Donnie Darko and the Four Basic Functions of Myth

I wrote this for my Historical Archetypes and Mythology class at Full Sail Online. I recently watched Donnie Darko, so when the instructor asked us to find modern examples of Joseph Campbell’s four functions of myth, I went overboard. By the by, have you guys seen the Donnie Darko website? It’s so fucking cool! It gives extra material beyond the movie too, naturally. It makes me really want to get the Director’s Cut DVD. Anyways, before I post my little “analysis”, here’s Campbell’s four functions for those of you who don’t know it:

  • First is the metaphysical function. Myth awakens and supports a sense of awe before the mystery of being. It reconciles consciousness to the preconditions of its own existence. Myth induces a realization that behind the surface phenomenology of the world, there is a transcendent mystery source. Through this vitalizing mystical function, the universe becomes a holy picture.
  • The second is a cosmological dimension deals with the image of the world that is the focus of science. This function shows the shape of the universe, but in such a way that the mystery still comes through. The cosmology should correspond to the actual experience, knowledge, and mentality of the culture. This interpretive function changes radically over time. It presents a map or picture of the order of the cosmos and our relationship to it.
  • Third is the sociological function. Myth supports and validates the specific moral order of the society out of which it arose. Particular life-customs of this social dimension, such as ethical laws and social roles, evolve dramatically. This function, and the rites by which it is rendered, establishes in members of the group concerned a system of sentiments that can be depended upon to link that person spontaneously to its ends.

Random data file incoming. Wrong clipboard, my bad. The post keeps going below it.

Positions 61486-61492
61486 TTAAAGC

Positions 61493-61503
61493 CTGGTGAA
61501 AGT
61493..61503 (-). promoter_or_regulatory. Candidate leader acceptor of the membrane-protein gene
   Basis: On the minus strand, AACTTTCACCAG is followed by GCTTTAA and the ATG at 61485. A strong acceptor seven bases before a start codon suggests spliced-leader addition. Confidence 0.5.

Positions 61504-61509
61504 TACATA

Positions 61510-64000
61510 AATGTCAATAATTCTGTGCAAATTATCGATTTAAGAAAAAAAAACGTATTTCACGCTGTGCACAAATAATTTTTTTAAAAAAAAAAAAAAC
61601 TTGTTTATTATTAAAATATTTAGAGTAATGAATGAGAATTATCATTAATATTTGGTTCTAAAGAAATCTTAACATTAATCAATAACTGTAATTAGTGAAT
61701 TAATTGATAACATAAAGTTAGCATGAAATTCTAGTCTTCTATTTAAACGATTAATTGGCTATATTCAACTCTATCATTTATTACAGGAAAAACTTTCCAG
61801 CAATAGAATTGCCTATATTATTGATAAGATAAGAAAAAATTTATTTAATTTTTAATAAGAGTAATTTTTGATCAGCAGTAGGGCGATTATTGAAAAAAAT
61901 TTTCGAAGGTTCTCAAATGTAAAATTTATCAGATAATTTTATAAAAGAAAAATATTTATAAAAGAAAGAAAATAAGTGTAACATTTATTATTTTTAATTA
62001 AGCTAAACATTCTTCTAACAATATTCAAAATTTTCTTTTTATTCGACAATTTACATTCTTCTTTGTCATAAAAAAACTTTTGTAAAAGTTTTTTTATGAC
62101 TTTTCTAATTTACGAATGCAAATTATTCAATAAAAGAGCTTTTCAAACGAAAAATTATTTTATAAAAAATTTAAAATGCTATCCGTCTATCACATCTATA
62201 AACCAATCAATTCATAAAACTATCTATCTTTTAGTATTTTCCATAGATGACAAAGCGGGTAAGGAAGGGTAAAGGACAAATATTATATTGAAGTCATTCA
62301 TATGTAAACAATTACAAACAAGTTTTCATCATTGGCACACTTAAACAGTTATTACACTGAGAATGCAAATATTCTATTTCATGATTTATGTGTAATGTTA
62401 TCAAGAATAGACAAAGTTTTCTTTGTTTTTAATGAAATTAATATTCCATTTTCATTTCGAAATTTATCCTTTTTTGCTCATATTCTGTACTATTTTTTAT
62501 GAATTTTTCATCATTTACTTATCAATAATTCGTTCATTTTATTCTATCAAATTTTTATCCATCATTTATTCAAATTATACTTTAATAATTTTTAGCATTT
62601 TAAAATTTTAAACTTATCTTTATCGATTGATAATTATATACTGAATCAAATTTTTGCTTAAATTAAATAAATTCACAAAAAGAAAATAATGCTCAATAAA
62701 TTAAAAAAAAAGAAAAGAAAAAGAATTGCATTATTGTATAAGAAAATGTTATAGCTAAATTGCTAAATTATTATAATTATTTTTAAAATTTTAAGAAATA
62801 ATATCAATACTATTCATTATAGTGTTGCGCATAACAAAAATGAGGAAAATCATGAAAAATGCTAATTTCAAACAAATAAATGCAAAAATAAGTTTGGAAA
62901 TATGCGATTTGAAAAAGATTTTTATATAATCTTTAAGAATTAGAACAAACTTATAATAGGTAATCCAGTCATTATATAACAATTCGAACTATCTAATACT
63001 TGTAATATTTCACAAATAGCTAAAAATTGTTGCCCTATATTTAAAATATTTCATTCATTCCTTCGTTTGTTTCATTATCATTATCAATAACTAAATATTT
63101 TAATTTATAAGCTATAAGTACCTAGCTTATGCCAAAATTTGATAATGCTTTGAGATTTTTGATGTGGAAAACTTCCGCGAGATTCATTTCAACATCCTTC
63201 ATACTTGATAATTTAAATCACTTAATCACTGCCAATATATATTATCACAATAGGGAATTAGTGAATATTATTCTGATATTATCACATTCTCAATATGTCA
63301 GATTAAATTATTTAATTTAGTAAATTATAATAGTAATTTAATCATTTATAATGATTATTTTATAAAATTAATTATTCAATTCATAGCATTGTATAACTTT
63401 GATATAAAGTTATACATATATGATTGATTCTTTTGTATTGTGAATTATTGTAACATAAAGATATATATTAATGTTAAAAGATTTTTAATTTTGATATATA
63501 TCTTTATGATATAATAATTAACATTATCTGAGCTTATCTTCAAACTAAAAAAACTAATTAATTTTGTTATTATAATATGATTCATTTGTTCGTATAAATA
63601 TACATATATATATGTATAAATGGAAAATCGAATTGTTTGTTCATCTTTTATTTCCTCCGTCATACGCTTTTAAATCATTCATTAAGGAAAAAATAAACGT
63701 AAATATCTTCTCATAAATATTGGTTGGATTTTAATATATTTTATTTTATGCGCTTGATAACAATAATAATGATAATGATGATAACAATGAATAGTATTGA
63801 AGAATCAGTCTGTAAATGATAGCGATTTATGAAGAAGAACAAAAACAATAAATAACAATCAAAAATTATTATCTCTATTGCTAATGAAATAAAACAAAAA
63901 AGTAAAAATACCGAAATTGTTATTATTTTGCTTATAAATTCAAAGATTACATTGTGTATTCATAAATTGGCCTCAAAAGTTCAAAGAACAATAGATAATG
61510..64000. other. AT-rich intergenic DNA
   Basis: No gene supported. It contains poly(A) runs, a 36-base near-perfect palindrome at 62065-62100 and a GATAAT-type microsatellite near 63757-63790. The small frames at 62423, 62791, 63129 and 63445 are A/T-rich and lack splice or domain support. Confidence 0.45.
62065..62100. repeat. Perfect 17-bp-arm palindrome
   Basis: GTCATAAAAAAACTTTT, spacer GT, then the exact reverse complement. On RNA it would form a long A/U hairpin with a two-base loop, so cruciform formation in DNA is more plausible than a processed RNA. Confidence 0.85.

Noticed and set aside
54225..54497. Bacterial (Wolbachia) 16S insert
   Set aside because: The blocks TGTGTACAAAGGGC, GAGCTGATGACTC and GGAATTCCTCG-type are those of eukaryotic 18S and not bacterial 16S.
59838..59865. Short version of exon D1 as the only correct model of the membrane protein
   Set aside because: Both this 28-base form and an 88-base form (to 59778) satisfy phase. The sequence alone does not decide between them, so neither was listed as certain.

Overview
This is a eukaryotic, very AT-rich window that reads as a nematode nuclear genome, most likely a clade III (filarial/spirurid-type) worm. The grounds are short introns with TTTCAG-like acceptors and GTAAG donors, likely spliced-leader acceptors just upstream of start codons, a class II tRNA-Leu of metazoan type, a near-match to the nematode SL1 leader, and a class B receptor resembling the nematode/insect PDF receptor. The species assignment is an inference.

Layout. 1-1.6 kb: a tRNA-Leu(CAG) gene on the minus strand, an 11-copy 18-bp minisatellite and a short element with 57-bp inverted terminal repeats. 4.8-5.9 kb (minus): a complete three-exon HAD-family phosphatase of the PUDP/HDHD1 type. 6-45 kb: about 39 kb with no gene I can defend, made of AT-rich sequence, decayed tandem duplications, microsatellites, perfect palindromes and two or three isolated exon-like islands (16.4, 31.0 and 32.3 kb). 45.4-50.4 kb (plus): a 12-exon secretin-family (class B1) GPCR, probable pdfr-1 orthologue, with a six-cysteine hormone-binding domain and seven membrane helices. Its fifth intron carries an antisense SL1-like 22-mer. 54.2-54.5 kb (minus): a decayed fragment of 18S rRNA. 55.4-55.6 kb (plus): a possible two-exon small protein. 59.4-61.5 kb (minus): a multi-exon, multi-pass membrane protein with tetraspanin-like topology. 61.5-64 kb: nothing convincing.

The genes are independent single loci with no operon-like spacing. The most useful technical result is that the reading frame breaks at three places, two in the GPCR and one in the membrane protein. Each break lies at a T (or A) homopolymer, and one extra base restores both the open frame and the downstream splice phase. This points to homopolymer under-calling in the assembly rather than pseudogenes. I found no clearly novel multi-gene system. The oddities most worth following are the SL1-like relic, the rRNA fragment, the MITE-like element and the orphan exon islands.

• The fourth function of myth is psychological. The myths show how to live a human lifetime under any circumstances. It is this pedagogical function of mythology that carries the individual through the various stages and crises of life, from childhood dependency, to the responsibilities of maturity, to the reflection of old age, and finally, to death. It helps people grasp the unfolding of life with integrity. It initiates individuals into the order of realities in their own psyches, guiding them toward enrichment and realization.

And now my analysis–feel free to contest it or ask questions! If you haven’t seen the movie yet–please do. It’s really good.

Joseph Campbell’s extensive research into world myths led him to write a great deal of theories and observations, all substantiated by his findings. His findings showed that though each culture independently developed their own myths, each followed a similar pattern of initiatory adventures. He further explained that all myths have four basic functions. These were: cosmological, metaphysical, sociological, and psychological.

In modern culture, it can be easy to assume that today’s stories, in whatever form or media they come in, do not follow these patterns or exhibit these functions. But this is not true. George Lucas’s Star Wars is probably the most famous example of a modern day initiatory adventure as defined by Joseph Campbell. Lucas even cited Campbell as being an inspiration and mentor, but far more recent than Star Wars, is the film Donnie Darko.